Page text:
Cross-posted from the Digital Education blog
The U.S. Department of Education has put forward model “terms of service” for data privacy designed to guide districts on the protections they should require of companies attempting to peddlle various technology tools and systems to schools.
The document attempts to break down the language that the department says K-12 officials are likely to see in typical terms-of-service agreements—from how student “data” is defined to whether it can be used for marketing to when a vendor is obligated to destroy it after it’s no longer needed for educational purposes.
It then offers guidance for how districts can judge whether specific provisions qualify as “GOOD! This is a best practice,” or merit a “WARNING,” as a a policy “that cannot or should not be included in T.O.S,” followed by an explanation of why.
The department’s release of the nine-page document is accompanied by a video (embedded above) designed to tutor teachers, administrators, and others on how to identify and push for sound data-privacy policies.
In releasing the video for classroom educators, it’s probably safe to say the department is targeting a critical audience for addressing a district’s data-privacy concerns. A number of observers have said that some of the biggest privacy risks in schools are posed by individual teachers and others downloading apps and using other devices with little understanding of whether student data is protected, or how those tools mesh with overall district policy.
The guidance is meant to help districts with the terms-of-service agreements that typically require users to click to accept an agreement in order to gain access to a service or application for the first time, the department says.
Those documents are sometimes known as “click-wrap” agreements—and once a user at the school clicks “I agree,” those terms dictate what information the provider can collect, notes the education department.
The guidance covers 12 privacy-related terms of service provisions: how “data” is defined; data de-identification; the use of data for marketing and advertising; the modification of terms of service agreements; data collection; data use; data mining; data sharing; data transfer or destruction; rights and licensing for data; schools’ and districts’ access to data; and the security of data collected by companies.
When it comes to data-mining, for instance, a good practice is described as one in which a provider “is prohibited from mining data for any purposes other than those agreed to by the parties.” Mining or scanning of user content for advertising or marketing to students or parents should be prohibited, it says.
By contrast, K-12 officials should be wary of language that suggests that mining or scanning of data is tolerated, the department states. It warns that allowing that activity could violate the Family Educational Rights and Privacy Act, among other laws.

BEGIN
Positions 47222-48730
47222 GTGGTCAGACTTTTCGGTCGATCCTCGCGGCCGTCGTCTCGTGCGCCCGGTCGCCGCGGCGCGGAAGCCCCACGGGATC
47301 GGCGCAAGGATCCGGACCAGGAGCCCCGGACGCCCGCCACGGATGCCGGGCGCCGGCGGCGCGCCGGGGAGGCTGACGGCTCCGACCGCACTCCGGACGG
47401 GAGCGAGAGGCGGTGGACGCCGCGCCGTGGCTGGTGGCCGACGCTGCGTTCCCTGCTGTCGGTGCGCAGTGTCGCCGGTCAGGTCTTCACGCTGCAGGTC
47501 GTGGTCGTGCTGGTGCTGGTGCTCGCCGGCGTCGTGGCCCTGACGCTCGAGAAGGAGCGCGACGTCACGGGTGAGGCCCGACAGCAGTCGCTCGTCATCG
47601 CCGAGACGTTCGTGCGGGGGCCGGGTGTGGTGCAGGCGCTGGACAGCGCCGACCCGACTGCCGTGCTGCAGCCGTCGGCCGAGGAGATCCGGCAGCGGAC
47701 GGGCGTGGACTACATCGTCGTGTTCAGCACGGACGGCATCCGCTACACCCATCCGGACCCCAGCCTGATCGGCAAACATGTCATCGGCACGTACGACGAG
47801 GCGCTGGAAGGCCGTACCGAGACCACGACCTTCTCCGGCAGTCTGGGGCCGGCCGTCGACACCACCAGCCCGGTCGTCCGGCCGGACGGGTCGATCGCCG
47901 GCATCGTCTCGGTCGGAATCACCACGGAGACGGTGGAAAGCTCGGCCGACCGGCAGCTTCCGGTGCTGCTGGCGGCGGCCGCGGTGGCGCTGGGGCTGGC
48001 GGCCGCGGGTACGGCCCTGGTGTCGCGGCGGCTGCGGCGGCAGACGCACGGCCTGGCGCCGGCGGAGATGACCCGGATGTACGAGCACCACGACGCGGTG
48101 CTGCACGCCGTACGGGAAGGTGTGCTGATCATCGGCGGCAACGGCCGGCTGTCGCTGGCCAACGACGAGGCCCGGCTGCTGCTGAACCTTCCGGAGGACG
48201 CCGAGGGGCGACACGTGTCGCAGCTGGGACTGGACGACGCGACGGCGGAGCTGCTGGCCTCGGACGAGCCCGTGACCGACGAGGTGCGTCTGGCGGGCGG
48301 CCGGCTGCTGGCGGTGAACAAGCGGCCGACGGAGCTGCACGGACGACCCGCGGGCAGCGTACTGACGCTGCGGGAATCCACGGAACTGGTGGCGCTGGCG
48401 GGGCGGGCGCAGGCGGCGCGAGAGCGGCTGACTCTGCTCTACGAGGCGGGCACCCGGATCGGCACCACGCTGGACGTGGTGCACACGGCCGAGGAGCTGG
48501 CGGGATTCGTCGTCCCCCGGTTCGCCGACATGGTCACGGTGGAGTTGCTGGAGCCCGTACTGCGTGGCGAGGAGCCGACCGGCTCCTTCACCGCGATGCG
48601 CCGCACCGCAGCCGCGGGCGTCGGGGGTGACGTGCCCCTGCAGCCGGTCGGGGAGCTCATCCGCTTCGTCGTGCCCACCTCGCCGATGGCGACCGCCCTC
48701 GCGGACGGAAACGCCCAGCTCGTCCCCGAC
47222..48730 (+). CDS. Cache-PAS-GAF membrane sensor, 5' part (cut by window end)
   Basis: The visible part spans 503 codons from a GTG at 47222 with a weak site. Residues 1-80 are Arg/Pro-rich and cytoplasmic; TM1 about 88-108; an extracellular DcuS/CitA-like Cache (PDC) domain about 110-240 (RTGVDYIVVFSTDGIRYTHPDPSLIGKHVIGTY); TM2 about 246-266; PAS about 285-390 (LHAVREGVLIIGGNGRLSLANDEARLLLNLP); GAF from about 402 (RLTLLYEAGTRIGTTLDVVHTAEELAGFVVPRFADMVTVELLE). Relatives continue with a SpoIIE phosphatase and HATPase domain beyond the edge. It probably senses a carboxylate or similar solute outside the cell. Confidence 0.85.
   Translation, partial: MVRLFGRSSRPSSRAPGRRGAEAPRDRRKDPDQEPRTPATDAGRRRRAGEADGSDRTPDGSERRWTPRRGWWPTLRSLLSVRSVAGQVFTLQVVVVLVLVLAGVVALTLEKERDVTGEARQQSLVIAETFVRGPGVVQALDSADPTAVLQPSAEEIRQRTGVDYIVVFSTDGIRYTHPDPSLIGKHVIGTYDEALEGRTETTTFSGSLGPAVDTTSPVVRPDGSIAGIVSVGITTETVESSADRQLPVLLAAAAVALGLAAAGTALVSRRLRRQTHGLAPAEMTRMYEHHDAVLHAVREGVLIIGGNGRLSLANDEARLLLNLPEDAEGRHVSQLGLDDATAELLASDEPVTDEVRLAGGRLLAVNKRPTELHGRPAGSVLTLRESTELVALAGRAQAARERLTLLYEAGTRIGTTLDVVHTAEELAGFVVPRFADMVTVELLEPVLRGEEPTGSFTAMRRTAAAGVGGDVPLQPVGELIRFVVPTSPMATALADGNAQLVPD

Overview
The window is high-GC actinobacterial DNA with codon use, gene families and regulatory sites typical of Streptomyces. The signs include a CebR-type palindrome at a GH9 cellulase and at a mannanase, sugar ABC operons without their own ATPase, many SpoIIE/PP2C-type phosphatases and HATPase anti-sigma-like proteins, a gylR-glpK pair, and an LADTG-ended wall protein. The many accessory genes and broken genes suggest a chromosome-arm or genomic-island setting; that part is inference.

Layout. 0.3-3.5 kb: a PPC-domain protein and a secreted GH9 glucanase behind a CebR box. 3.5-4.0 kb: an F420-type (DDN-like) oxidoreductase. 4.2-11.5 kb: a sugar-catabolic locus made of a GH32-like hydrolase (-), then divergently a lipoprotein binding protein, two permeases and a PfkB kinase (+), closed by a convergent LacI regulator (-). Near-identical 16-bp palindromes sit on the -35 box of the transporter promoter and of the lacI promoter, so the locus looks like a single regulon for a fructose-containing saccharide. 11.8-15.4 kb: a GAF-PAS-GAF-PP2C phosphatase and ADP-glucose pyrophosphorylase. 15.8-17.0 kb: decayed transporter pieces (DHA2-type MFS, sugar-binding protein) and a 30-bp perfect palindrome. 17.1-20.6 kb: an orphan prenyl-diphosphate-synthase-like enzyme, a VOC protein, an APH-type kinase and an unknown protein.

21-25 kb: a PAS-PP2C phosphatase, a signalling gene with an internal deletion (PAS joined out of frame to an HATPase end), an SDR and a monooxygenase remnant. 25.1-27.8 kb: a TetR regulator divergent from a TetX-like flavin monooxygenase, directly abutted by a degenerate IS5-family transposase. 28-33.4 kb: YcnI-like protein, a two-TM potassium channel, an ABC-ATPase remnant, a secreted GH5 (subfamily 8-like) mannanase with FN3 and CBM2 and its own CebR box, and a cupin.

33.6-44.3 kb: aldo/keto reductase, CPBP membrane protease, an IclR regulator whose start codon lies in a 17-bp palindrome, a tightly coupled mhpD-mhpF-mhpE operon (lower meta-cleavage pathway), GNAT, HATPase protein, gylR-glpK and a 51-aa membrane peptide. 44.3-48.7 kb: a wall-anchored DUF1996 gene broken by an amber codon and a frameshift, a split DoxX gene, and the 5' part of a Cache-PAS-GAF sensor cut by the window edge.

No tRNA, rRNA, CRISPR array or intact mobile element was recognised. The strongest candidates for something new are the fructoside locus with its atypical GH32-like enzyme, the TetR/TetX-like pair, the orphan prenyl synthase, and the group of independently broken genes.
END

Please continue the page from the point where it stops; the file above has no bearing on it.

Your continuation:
When reviewing language that would modifying terms of service, sound policies make it clear that ed-tech companies can’t change how data areused or shared in any way without permission from school officials.
Not good policy: if an agreement allows a provider to modify terms on their own, or says it will notify the district of “material changes.”
Sorting Through the Confusion
In issuing the guidance, Kathleen Styles, the department’s chief privacy officer, alluded to the confusion K-12 officials face in trying to decipher the terms of service agreements sent their way by vendors.
Making sense of those documents is “tough, even for lawyers,” Styles said in a statement.
The guidance is meant to “help school officials identify privacy-friendly apps and online services and avoid providers that might abuse student information,” she said, so that they will “be better able to decide whether to consent to the terms for online educational services and applications.”
Jules Polonetsky, the executive director of the Future of Privacy Forum, a Washington-based think tank that advocates for responsible data use, said many districts could have separate, broader contracts with vendors that address data privacy issues, in addition to the terms-of-service agreements.
But the terms-of-service agreements were “just as significant” legally, and so both companies and districts need to pay attention to them.
Districts vary in how much authority for signing terms-of-service agreements they give to individual administrators, such as principals, said Dorie Turner Nolt, a spokeswoman for the department, in a statement. One of the department’s goals is to make individual teachers aware that “click-wrap” terms are legal contracts, she said.
Polonetsky, a former chief privacy officer for AOL who also worked as New York City’s consumer affairs commissioner, said the document struck a good balance between addressing specific language K-12 officials should look for, and not overwhelming with details that might not be relevant to their circumstances.
(Polonetsky’s organization has been active in urging companies to address data-privacy proactively. His group was the co-sponsor of a student-data privacy pledge, which more than 100 vendors at last count have signed.)
But as such, district officials also need to delve deeper into terms-of-service to make sure data-privacy protections are up to snuff, he added.
“I’d caution any school or company not to simply say ‘I’ll take these terms and put them in a contract,” Polonetsky said, adding, “What they’re offering here is very high-level….There’s probably still going to be very detailed questions about the various [privacy questions] that can” play out.
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